The middle of the field has been an unproductive zone for the University at Buffalo wide receivers.
It’s partly due to philosophy and partly due to the fact the Bulls have a new quarterback and a mostly new receiving corps that has struggled to produce through the early part of the football season.
The Bulls (1-4) will try to get their passing game going Saturday when they play host to Ball State (3-3) in a Mid-American Conference game at 3:30 p.m. at UB Stadium.
UB ranks 11th out of 12 in the MAC in pass offense, averaging only 156 yards a game. UB’s wide receivers have combined for only 40 catches. That’s one fewer than the team with the next-lowest wideout total – run-oriented Kent State. It’s a whopping 22 fewer than the MAC team that’s 10th in wideout catches – Miami Ohio (when adjusted for the fact UB has played one fewer game).
The Bulls have taken a conservative pass approach with quarterback Tyree Jackson, the 6-foot-7 red-shirt freshman.
They much prefer to work outside the numbers of the field than the middle in order to avoid interceptions. Jackson has thrown only two pickoffs this year.
The Bulls’ wideouts do run in-breaking routes. They run short slants and hitch routes inside the numbers. They run deep post patterns. Tight end Mason Schreck has been effective running seam routes and hitches in the middle of the field.
But the UB wideouts generally don’t run crossing routes or “drag” routes across the middle. They don’t criss-cross over the middle.
It’s an approach UB may have to reconsider as it searches for ways to jump-start the attack.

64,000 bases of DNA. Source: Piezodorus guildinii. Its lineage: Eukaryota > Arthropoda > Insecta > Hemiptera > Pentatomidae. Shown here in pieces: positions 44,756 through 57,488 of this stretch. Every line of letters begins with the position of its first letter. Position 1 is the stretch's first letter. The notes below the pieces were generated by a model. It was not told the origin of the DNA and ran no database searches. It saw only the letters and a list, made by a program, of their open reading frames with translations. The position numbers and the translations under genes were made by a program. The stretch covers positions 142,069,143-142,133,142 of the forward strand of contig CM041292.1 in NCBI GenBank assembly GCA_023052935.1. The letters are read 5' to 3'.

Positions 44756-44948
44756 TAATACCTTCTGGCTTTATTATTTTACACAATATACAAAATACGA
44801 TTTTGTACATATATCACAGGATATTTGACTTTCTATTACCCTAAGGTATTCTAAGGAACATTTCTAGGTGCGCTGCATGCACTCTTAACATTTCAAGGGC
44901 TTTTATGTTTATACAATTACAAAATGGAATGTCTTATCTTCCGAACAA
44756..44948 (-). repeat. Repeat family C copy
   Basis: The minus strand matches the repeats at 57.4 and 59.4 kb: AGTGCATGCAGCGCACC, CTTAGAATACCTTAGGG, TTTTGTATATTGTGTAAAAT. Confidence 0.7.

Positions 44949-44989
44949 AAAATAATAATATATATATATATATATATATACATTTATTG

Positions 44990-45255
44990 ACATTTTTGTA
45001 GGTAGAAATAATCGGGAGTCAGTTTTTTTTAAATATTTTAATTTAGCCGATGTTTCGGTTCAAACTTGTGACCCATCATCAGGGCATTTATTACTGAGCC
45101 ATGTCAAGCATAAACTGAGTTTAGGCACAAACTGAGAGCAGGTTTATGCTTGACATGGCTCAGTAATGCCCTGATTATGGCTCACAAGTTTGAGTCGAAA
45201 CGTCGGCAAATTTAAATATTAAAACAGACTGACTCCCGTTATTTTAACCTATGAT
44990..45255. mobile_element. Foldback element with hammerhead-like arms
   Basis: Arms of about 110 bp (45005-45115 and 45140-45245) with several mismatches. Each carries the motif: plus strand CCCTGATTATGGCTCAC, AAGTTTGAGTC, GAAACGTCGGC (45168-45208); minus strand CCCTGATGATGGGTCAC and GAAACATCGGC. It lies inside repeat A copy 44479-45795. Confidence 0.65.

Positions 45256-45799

It’s no surprise that UB’s pass offense has taken a step back from last year after graduating all-time pass leader Joe Licata.
Like any young QB, Jackson is undergoing on-the-job training. He’s not going to read defenses and work through his receiver progressions late in the down like Licata did.
But Jackson’s accuracy has not been awful, even though he’s only completing 50.7 percent of his passes. He does not skip passes into the ground. The balls aren’t flying way over receivers’ heads on out routes, as one might expect with a freshman starter. Kent State had nine pass breakups in last week’s game. Some might have been on the wrong shoulder of the receiver, but they were close to the target.
Jackson has managed the offense reasonably well.
“The thing I’ve been impressed with Tyree is no matter what the score, no matter what’s happened I think he comes off each time explaining what he’s seeing,” Leipold said. “He doesn’t have that deer-in-the-headlight look. Tyree knows he continues to take steps, and he needs to take them.”
Even last season, however, UB didn’t work the middle of the field a lot with its wide receivers. The clear emphasis for Licata was outside the numbers, and crossing routes were minimal. Tight end Matt Weiser had a great year, a lot of it in the middle of the field. But shifty slot receiver Collin Lisa arguably was under-utilized.
The middle-of-the-field issue is not to suggest UB’s pass offense can’t be highly productive outside the numbers.
UB wideouts have struggled against press-man coverage.
“We’ve got to do a lot better job of getting off of coverage,” Leipold said. “We’re not doing a great job creating separation right now. We’ve got to do a better job in the run game. All these things kind of feed off each other.”
UB needs to find a way to get slot receiver Marcus McGill more involved. He has 14 catches for 183 yards. He’s not cat quick in the mold of NFL slot receiving stars like Wes Welker or Julian Edelman. But McGill is a freight train with the ball in his hands after the catch, as he showed in taking a receiver screen for 49 yards at Nevada. UB could use more plays like that and plays in which McGill catches the ball on the move.
Outside receivers Malcolm Robinson and Kamathi Holsey, both first-time starters, have shown flashes but been inconsistent. Holsey has nine catches, Robinson eight.
The Bulls are overdue to hit a deep ball. Jackson is 0 for 19 on deep sideline passes, mostly go routes, according to News statistics. Some of them have been overthrows. Some have been due to the receiver not getting a clean release off the line. Four have been dropped. Jackson has hit four deeper completions along the sideline of between 18 and 30 yards on back-shoulder throws or in the window of a zone.